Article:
Robert (Toronto):

    A number of the top Blue Jays prospects dropped around seven to nine spots since the September 2020 update. For example Pearson, Martin, and Groshans. Is that unusual given the short amount of time between the publication of the two lists?


Kyle Glaser: No. A lot of the information comes pouring in following the conclusion of the season in September, plus (in a typical year) the Arizona Fall League, instructional league, etc. Players moving up or down a few spots from the Sept. 1 ranking is pretty common.

John (VA):

    Does Colin Barber have top 100 ranking upside?


Kyle Glaser: I think that's a stretch at this point. We'll see.

Mike (Honolulu):

    Which players moved up notably once feedback from the industry got incorporated, especially given no 2020 MiLB? For those players, what types of feedback was it?


Kyle Glaser: Kristian Robinson, Josh Jung, Brandon Marsh, Michael Busch, Alejandro Kirk and Robert Hassell were the most common "move up" players from industry sources. All were already on the list and moved up a few spots after the feedback. No one jumped 10-20 spots or anything, but all moved up a couple.

sam (nyc):

    Hi - Will the Top 10 lists be updated to account for trades? (for example, Dunning was on the ChiSox Top 10 list and then was traded to Texas) Thanks - Sam


Kyle Glaser: Yes. We typically update in February, so stay tuned.

Tony (ND):

    Were there any players that moved up or down fairly significantly after you received feedback from the various front-office officials you consulted? And any insight you could provide on why they moved and your thoughts going forward would be great. Thanks!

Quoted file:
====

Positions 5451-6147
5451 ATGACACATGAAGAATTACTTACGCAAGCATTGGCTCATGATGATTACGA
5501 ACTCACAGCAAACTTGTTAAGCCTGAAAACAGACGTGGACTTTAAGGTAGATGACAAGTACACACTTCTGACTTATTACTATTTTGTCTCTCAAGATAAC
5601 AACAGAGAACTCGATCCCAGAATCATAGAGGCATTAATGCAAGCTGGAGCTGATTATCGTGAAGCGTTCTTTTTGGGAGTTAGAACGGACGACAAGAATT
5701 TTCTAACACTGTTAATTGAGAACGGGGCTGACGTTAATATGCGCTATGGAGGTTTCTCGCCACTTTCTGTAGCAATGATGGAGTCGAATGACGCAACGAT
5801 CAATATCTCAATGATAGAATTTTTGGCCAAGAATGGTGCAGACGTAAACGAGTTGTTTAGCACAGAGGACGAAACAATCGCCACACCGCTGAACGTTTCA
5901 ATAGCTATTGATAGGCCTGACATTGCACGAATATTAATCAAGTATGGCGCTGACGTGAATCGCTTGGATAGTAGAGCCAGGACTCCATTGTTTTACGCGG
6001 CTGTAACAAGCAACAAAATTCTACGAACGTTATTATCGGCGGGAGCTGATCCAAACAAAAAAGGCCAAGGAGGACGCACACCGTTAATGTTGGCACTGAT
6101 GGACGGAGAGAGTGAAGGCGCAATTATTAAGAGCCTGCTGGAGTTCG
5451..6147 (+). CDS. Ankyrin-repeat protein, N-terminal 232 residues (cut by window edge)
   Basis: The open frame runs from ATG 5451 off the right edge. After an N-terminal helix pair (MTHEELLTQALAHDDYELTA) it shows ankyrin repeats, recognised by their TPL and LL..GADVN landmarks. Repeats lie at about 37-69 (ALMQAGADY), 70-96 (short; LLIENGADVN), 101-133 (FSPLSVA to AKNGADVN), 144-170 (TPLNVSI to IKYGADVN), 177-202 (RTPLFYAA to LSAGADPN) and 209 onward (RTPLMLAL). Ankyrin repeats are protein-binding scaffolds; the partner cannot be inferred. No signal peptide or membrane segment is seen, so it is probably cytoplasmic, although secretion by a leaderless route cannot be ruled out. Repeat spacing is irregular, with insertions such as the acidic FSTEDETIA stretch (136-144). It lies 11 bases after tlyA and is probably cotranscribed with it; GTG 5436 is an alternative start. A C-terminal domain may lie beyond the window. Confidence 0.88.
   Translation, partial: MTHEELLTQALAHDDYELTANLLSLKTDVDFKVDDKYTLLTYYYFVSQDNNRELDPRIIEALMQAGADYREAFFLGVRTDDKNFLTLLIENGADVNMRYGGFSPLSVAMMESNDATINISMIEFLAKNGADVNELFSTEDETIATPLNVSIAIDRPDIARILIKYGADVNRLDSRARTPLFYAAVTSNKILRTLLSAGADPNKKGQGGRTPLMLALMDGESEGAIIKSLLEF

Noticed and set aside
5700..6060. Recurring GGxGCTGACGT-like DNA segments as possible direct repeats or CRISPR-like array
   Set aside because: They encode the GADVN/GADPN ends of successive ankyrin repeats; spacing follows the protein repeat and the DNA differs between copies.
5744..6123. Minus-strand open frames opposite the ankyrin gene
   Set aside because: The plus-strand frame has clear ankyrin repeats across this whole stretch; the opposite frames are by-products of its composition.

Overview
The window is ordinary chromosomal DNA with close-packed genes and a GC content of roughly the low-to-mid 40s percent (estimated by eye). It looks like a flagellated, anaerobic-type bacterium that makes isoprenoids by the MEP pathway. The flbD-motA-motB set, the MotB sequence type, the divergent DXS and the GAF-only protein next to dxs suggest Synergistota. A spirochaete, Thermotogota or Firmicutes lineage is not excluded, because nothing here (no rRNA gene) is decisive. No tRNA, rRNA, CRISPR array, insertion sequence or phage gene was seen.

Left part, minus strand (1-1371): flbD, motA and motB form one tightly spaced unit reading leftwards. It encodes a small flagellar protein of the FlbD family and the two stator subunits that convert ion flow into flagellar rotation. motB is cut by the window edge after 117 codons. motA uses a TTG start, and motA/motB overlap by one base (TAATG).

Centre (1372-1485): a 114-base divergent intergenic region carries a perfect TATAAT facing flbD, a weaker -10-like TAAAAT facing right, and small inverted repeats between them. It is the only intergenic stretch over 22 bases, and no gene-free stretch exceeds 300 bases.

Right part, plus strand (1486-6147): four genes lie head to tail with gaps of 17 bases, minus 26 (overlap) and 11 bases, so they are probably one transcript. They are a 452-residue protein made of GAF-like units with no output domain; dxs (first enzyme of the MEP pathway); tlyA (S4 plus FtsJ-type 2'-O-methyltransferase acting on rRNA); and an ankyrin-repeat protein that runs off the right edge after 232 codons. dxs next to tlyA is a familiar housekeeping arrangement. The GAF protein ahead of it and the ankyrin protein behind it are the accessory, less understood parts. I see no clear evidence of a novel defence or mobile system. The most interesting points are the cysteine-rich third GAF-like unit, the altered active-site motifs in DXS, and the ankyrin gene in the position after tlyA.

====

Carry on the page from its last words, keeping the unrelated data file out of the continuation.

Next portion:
Kyle Glaser: I mentioned the players front office officials were bullish on and most commonly suggested moving up in an earlier question. The ones who most consistently got "move down" comments were Drew Waters (plate coverage and approach concerns), Garrett Mitchell (lack of belief in the bat), Austin Hendrick (swing-and-miss concerns), Tyler Freeman (some see him as a utility player and not an everyday starter) and, interestingly, Noelvi Marte (concerns about sticking at SS and lack of quickness as he's gotten bigger). Each were bumped down a bit from their original placement, but all remained on the Top 100.

Park (Seoul):

    Hello. Thank you for your question. Kyle already mentioned Padres No.4 to No.7 prospects distance is very close. However, Mackenzie Gore and CJ Abrams distance is very close also. Do some BA staff ranked Abrams as Padres No.1 prospects? If yes, what is making put up to Abrams ranking as higher.


Kyle Glaser: You can find front office officials who believe Gore and Abrams are 1A and 1B in the Padres system. You can also find the occasional scout who thinks Abrams is No. 1 ahead of Gore. That's not a majority opinion (it's about 85-15 Gore), but it exists. There was one staffer at BA who preferred Abrams, but for now Gore gets the nod. They are both extremely talented and have very bright futures.

Kyle Glaser: All right everyone, I think that will do it for today's chat. Thanks for coming out. Have a great rest of your week and stay safe.

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Freudis Nova Commits To Getting Better

The 21-year-old shortstop has improved his body and his intent to the point where he reminds one Astros coach of an all-star he once coached.